Benign Paroxsymal Positional Vertigo (BPPV)
The sense of movement or spinning is known as vertigo. Vestibular Physiotherapists can assess and treat many forms of vertigo. The most common form comes from a condition called Benign Paroxsymal Positional Vertigo (BPPV).
Why does it occur? Because crystals (otoconia) in the inner ear become unstuck from their usual place and then freely move in one or more of the three canals that exist in the inner ear. These canals are filled with fluid and little hair cells. These together tell our brain and eyes about how fast and which way we are moving. When the crystals get in the canal they disrupt the fluids normal movement past the hairs. Just like river water having to move around a large rock. This disruption in flow of fluid tells the brain and the eyes confusing information which makes us feel the spins (vertigo). You may also feel like your eyes are moving 'funny' too, they are! This is what is known as Nystagmus, where the eyes vibrate side to side in your eye sockets, when you are experiencing vertigo. Who gets this?
Anyone but more common over the age of 50 and more common in women than men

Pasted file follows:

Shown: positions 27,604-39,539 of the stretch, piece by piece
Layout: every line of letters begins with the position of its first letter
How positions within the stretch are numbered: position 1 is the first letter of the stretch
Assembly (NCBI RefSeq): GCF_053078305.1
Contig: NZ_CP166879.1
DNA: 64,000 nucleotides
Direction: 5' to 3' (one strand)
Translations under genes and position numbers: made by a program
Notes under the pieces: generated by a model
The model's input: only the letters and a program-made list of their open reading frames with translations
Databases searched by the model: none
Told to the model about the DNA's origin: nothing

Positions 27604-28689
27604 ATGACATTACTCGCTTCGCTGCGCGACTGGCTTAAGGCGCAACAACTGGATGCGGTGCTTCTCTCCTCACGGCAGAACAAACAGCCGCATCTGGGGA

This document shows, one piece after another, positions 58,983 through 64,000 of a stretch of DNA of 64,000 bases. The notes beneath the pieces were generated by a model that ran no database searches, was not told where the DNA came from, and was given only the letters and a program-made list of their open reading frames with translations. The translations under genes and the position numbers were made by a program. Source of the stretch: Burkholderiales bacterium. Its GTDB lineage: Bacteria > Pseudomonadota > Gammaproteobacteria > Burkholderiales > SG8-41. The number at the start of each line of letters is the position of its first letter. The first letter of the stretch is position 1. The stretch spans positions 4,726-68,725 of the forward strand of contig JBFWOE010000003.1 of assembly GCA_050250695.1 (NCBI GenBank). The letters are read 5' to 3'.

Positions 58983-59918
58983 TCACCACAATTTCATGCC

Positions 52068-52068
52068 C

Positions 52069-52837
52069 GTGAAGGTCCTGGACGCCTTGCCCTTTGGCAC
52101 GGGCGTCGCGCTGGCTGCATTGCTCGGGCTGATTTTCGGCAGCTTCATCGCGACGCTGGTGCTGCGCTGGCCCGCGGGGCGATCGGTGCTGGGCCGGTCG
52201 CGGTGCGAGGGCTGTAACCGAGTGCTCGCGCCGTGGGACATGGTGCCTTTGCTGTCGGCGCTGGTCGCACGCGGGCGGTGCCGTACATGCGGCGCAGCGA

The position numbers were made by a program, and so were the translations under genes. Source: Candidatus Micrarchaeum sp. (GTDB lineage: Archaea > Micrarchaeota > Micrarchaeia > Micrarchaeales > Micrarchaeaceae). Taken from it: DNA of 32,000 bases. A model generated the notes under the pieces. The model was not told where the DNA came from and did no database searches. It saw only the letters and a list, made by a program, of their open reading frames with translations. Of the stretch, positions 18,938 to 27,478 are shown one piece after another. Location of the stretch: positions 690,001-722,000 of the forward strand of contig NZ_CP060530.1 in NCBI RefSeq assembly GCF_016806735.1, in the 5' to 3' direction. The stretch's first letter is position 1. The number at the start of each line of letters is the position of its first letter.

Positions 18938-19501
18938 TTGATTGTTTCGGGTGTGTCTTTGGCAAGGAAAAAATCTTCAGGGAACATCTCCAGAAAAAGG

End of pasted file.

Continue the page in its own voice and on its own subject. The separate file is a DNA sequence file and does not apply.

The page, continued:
Head trauma or whiplash (car accidents) injuries
Injury to balance organs in inner ear
How is BPPV (simple Vertigo) treated?
A vestibular trained Physiotherapist can assess to make sure it is BPPV and then they will take you through some specific maneuvers to try to reposition the crystals. The procedure often provokes the vertigo but very quickly (within a few days) you start to feel back to normal.
Possible complications? Untreated BPPV can create unsteadiness and increase your risk of falls. However, if you try to fix BPPV at home on your own you can potentially move the crystal but at the same time accidental reposition it in to one of the other canals. If this occurs it is often much more difficult to treat as the other canals treatment maneuver is less effective.
Never suffer longer than you have with vertigo, seek help from your nearest Vestibular Physio!